On Monday, the Tunisian Journalists’ Syndicate (SNJT) announced it planned to file a lawsuit against Prince Mohammed at an international court for “war crimes committed by the Saudi regime in Yemen”.
In an open letter addressed to President Beji Caid Essebsi days prior, the union slammed MBS as a “danger for the safety and the peace of the region and the world, and a real threat to freedom of expression”.
“Tunisians reject the war crimes being committed in Yemen and the obvious human rights transgressions against Saudi activists like Jamal Khashoggi,” Sakina Abdel Samad, an SNJT member, told reporters during a press conference.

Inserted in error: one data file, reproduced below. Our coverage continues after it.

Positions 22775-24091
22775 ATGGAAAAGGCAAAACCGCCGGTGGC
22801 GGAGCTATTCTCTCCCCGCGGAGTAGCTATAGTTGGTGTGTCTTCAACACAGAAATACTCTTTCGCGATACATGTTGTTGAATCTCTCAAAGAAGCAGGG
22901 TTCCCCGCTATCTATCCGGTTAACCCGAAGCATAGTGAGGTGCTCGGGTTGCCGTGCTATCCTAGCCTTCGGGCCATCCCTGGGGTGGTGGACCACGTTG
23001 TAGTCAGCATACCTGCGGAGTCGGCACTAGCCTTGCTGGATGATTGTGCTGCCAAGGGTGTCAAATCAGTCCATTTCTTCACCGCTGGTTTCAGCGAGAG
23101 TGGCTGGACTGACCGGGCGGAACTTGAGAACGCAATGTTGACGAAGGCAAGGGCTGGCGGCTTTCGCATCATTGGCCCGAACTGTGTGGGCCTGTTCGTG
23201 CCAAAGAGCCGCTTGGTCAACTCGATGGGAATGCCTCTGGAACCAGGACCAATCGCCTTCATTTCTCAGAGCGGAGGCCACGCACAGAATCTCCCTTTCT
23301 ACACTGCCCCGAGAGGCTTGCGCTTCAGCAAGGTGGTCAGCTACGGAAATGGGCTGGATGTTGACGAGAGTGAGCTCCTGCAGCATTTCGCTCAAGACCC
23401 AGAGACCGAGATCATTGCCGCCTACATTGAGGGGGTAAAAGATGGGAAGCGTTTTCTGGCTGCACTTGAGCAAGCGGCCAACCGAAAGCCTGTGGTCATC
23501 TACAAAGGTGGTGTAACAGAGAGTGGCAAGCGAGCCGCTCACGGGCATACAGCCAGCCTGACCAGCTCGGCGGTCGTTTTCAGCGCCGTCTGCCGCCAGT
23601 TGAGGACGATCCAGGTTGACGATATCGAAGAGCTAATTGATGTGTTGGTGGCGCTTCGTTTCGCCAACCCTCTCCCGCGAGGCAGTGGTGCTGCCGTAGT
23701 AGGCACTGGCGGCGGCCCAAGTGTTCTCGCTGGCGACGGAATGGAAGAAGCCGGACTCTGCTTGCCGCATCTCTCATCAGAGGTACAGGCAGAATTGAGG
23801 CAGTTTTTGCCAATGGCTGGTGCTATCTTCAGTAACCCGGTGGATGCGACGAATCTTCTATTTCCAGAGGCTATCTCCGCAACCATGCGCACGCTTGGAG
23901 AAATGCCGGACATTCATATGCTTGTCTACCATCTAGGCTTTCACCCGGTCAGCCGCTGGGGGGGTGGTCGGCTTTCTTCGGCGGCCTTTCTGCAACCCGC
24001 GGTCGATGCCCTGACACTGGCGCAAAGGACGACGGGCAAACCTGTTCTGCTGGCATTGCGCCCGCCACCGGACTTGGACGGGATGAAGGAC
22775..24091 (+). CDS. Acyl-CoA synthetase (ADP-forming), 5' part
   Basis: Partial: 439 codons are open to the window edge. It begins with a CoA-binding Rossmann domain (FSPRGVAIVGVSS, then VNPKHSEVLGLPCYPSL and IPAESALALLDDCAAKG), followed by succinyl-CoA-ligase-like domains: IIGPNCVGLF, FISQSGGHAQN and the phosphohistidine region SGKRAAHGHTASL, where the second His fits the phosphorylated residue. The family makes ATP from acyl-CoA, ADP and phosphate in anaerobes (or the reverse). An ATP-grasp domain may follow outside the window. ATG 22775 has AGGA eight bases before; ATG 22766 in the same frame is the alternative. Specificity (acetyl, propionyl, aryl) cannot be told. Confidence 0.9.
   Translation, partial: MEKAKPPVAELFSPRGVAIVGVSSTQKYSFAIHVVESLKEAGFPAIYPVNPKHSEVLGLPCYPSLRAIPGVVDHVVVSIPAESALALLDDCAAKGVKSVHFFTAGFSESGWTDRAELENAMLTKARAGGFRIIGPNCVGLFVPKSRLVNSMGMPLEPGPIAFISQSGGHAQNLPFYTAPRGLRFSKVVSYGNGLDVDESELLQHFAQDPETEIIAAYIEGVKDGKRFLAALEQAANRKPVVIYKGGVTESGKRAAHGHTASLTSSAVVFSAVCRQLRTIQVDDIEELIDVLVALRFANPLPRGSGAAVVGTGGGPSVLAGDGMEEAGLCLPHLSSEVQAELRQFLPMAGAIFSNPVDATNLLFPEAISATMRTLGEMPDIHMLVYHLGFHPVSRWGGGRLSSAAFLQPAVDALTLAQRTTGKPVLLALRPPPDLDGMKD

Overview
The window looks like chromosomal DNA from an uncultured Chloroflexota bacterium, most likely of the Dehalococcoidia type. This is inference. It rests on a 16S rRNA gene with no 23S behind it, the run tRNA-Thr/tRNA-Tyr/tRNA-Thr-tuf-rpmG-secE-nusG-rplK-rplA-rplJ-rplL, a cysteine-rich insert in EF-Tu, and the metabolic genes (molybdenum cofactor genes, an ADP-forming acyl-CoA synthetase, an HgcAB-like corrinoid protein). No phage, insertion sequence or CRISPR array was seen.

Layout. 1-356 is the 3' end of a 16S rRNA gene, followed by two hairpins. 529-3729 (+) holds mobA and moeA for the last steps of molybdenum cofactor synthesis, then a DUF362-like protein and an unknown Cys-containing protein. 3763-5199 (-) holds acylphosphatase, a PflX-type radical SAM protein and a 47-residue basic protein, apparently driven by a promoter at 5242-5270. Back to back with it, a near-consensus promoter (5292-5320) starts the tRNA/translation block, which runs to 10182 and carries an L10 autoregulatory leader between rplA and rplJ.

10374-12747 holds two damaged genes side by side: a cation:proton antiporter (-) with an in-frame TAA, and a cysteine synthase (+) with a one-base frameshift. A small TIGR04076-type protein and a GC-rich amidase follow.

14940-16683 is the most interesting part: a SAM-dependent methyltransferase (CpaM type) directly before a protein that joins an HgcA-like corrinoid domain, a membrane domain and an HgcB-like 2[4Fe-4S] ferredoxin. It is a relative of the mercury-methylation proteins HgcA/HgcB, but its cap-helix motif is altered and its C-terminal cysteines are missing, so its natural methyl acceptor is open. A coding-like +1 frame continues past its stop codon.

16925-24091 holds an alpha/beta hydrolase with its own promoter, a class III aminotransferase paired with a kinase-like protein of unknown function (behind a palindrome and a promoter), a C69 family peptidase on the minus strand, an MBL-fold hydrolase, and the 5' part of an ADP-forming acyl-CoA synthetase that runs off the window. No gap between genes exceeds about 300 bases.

A giant poster of the Saudi prince holding a chainsaw has been hung outside the group’s office. “No to the desecration of Tunisia, land of the revolution,” read the banner.
In another symbolic move, a group of 50 lawyers announced they too filed a lawsuit with a Tunisian court to pressure the government to cancel the crown prince’s visit.
“We have officially requested an investigation into crimes committed by bin Salman,” Nizar Boujalal, a spokesman for the lawyers, told reporters.
MBS’s involvement in Yemen – in addition to his alleged role in Khashoggi’s killing and the detention of the female activists – has put the country’s ties with Western allies under tight scrutiny.
It remains to be seen which leaders shake hands and pose for photos with the crown prince at the G20 in Buenos Aires later this week.